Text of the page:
I did appreciate how the village evolved and transformed, I saw it more like ocean waves, as there were many before these 13 and they will have continued, it just didn’t evoke anything in me sadly. I do recall that it was one of your favourites and I appreciate that too, because I enjoy your reviews and I’m often lead to great books by you, you are one of the reasons I really wanted to read this all the way through, so thank you too for commenting and interested readers (which I hope there are) should check out your review, for exactly as you say, this is a novel that is much loved by many.

      Susan’s Review at ‘A Life in Books’

      Liked by 1 person

  5. Really interesting review Claire. I’m a big McGregor fan, having read If Nobody Speaks of Remarkable Things and keeping up with his work ever since. The library has just notified me that my request for this one has come through, so I’m interested to see what I’ll make of it!


  6. I finally finished Reservoir 13 a couple of months ago, having tried and failed to get going with it some 4-5 times previously. I enjoyed it very much in the end, particularly the detailed nature references (sorry – I know these did not move you!) and that sense of capturing the every day aspects of peoples lives – some of which linked with others in the village, some of which remained private. I thought that was all rather well done. I have also read So Many Ways To Begin, which I also really enjoyed, but have not been able to get in to any of his other books since.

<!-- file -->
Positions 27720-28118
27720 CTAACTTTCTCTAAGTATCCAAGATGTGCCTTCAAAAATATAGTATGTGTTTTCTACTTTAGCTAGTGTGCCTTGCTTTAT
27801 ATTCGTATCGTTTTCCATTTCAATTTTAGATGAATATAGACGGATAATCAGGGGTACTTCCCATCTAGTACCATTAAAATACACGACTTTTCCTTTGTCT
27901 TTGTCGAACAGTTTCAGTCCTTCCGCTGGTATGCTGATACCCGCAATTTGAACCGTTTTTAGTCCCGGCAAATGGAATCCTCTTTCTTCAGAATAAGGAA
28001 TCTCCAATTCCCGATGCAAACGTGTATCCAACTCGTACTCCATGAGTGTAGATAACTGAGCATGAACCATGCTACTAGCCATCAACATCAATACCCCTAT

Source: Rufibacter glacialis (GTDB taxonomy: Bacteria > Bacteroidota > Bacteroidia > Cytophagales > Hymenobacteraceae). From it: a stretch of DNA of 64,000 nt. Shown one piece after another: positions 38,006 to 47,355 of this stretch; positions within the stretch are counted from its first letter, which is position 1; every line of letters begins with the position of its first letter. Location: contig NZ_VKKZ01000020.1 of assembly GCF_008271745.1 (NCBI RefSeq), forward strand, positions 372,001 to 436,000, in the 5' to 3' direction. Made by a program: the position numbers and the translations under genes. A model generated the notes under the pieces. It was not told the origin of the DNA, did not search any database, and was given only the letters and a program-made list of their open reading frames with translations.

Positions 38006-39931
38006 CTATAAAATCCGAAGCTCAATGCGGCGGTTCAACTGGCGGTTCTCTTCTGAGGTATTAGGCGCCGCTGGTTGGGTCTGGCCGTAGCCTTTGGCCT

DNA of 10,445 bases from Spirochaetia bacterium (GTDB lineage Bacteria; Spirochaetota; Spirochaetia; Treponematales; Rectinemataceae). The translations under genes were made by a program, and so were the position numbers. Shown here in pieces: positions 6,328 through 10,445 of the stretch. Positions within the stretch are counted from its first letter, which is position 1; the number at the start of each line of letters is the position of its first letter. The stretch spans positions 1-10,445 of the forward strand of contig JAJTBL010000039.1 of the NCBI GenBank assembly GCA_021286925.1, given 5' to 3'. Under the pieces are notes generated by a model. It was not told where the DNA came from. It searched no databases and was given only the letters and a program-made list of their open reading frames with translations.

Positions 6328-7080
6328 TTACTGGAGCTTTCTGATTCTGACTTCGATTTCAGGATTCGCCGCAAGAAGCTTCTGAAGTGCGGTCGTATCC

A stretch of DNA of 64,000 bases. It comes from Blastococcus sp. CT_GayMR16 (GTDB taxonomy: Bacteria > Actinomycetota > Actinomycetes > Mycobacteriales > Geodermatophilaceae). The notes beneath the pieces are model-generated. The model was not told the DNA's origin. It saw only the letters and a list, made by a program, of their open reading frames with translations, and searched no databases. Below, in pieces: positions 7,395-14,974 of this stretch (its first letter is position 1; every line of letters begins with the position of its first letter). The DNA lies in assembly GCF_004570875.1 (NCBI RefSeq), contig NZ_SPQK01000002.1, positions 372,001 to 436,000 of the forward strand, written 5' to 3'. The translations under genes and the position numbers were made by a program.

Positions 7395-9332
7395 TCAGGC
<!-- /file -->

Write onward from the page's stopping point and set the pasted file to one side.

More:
Liked by 1 person

  7. I’m intrigued by this book now, having read your perceptive review and the insightful comments which have followed. The voice and presence of the author and narrator always interests me yet I haven’t properly determined my own position on it. Mostly I prefer to be inside the story as you describe, but I can think of occasions when looking in – and the passive voice, have worked very well for me. Maybe this book will add to my personal debate. I’m tempted to get a library copy and give it a go.

    Liked by 1 person

    • I do recommend you try it, when I say the presence of the author, it’s not like Italo Calvino, where he interrupts the narrative, it was more a sense I had (which is subjective and personal to my reading experience) so others may read it and not have that sense at all. It was a favourite read of 2017 for a few readers whose opinion I greatly respect, so I’d not wish my review to put anyone off and I’m certainly glad I read it, it’s an interesting one to discuss.

      Liked by 1 person